4-H/FFA Swine Show Saturday

Annual event gives community chance to rewardhard-working youths - and buy well-raised pork

Annual event gives community chance to rewardhard-working youths - and buy well-raised pork

February 13, 2007|by DONIELLE INSKEEP

In all, 19 youths will be showing their market hogs at the Washington County 4-H/FFA Spring Swine Show and Sale on Saturday, Feb. 17, in Hagerstown.

The annual show will be held at Four States Livestock Sales, off First Street in the city's southern end.

Use of Four States' facilities is again at the courtesy of owners Jim and Barb Starliper.

Anyone may attend and see firsthand the accomplishments of these Washington County youths and enjoy the auction following the show. Admission is free.

The youths, all members of the county 4-H Swine Club or of the FFA chapter at Clear Spring High School, are planning to show a total of 73 hogs.

In the show, which is to begin at 9 a.m., the youths will compete for junior, intermediate and senior showman honors. They'll be showing animals they have raised.


As they move their animals around the show ring, the judge will ask them questions about their animal. For some of the senior kids, the judge might even ask questions about the hog industry and about such topics as the cuts of meat and the price in this area.

Then at about 9:30 a.m., we'll start with the market show. In this, all the hogs will be judged for their market quality. We'll pick a grand champion pig, a reserve champion and a pair.

For the pair competition, each kid will enter the two of his or her pigs that are most similar in muscle structure. The idea is to teach kids when they're selecting their animals, that the industry wants a uniform product of the same meat quality to sell to the consumer.

For example , if I would walk two pigs in the showroom, I'm going to want mine to have the same width of shoulder, length of body, and development in their leg or ham muscle.

The lunchstand at Four States will be open throughout the day, but around noon, we'll break for lunch.

The market sale is to begin at 2 p.m.

The kids have been busy writing personal letters to people who have bought at the sale in the past.

But we always are grateful when new buyers come, too.

Here again, Jim Starliper is donating his services as the auctioneer. Likewise, his ringmen are volunteering their time, too.

Buyers - indeed, anyone who bids the prices up - are supporting 4-H, and they're earning tax writeoffs, too.

For example, if hogs are selling on the livestock market at 48 cents a pound the week of the sale and the buyer at our sale pays $2.50 a pound, then he or she can write off the $2.02 cents a pound difference.

And, if they donate the whole animal back to be resold again, as some buyers do, then the entire price is tax deductible.

The youths' long preparation for the show and sale gives them a chance to learn responsibility by caring for their animals. It's teaching them self-respect when they speak to the judge in the show ring, but they're also learning respect for their peers - especially if it's shaking another kid's hand for winning a class they participated in.

And, seeing the buyers from the community and feeling their support, it's nice to see them come in and support the kids.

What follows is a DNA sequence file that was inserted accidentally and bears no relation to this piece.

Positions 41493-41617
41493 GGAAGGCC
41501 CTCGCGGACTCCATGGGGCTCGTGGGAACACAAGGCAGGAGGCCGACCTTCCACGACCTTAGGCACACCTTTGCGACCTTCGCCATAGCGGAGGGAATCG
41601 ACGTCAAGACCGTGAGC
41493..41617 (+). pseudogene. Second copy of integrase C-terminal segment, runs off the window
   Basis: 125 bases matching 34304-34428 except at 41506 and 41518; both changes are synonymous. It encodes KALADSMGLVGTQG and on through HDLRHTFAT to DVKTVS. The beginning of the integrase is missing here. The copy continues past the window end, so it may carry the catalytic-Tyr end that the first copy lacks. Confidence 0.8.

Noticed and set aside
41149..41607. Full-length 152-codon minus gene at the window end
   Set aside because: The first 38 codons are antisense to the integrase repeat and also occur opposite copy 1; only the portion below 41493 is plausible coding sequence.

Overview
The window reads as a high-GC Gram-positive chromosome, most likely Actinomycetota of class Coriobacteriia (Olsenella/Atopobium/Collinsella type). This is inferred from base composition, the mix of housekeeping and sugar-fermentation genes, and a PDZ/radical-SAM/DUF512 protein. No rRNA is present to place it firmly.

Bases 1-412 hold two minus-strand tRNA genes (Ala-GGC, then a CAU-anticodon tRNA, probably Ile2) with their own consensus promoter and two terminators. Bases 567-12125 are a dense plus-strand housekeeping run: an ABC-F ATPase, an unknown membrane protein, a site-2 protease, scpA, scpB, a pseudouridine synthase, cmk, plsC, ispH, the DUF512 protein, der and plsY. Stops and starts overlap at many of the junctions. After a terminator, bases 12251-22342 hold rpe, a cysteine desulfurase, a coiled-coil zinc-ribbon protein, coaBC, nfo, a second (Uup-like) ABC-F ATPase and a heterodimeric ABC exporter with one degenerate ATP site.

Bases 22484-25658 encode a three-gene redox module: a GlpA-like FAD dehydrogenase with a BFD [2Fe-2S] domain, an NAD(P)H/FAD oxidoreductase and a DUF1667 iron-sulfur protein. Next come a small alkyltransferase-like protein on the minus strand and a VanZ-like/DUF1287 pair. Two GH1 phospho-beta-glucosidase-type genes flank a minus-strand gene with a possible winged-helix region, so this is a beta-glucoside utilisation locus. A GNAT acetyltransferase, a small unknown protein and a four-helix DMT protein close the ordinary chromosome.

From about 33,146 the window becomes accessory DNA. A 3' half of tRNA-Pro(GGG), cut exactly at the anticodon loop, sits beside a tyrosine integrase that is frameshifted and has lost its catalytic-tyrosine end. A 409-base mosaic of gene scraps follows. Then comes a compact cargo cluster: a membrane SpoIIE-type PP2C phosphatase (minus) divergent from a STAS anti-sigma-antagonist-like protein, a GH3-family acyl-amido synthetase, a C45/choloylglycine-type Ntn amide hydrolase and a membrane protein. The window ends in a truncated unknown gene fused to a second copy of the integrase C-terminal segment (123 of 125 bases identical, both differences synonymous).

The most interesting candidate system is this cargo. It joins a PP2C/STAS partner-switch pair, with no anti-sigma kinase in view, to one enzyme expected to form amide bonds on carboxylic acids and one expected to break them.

A lot of the time, the money they're paying for these animals is money these children are going to use to go to college and expand their education.

And, a lot of the buyers are people in the industry they look up to and as their mentors.

I know about all this first hand because I grew up in the 4-H program in Frederick County. I raised hogs, showed them and sold them at such events as this.

Yes, I believe in the program. I truly do.

Hamby does well

A Washington County teen was among more than 200 youths from 13 states in Perry, Ga., for the first-ever National Junior Swine Association Southeast Regional.

Garrett Hamby, of Williamsport, was the only representative from Maryland at the Jan. 26-28 show. He has been a member of the National Junior Swine Association for five years and of 4-H in Washington County for 10 years.

Garrett exhibited the Yorkshire gilt and barrow that he's raised.

In the breeding show, for gilts born last August, Garrett won his class over 14 other competitors. But in the competition among the top gilts born in each of July, August and September, Garrett's animal lost to the older of the animals.

Despite that, Garrett drew high praise during the championship drive for Bred and Owned Yorkshire Female.

Judge Kim Brock, of Stillwater, Okla., told the crowd that the gilt Garrett exhibited is an example of what the Yorkshire breed of hogs is supposed to look like.

In the barrow show, Garrett's entry placed second in a class of 16 barrows.

Each competitor is also given an overall score - the total of points earned in the gilt show, for showmanship, and taking a knowledge test regarding the swine industry.

In that competition, Garrett won seventh place overall among more than 40 youths in the Senior Division of the Sweepstakes Contest.

Donielle Inskeep is an Extension educator for 4-H Youth Development in Washington County for the University of Maryland. If you'd like more information about the upcoming 4-H/FFA Spring Swine Show and Sale, contact her on weekdays at 301-791-1404 or via e-mail at

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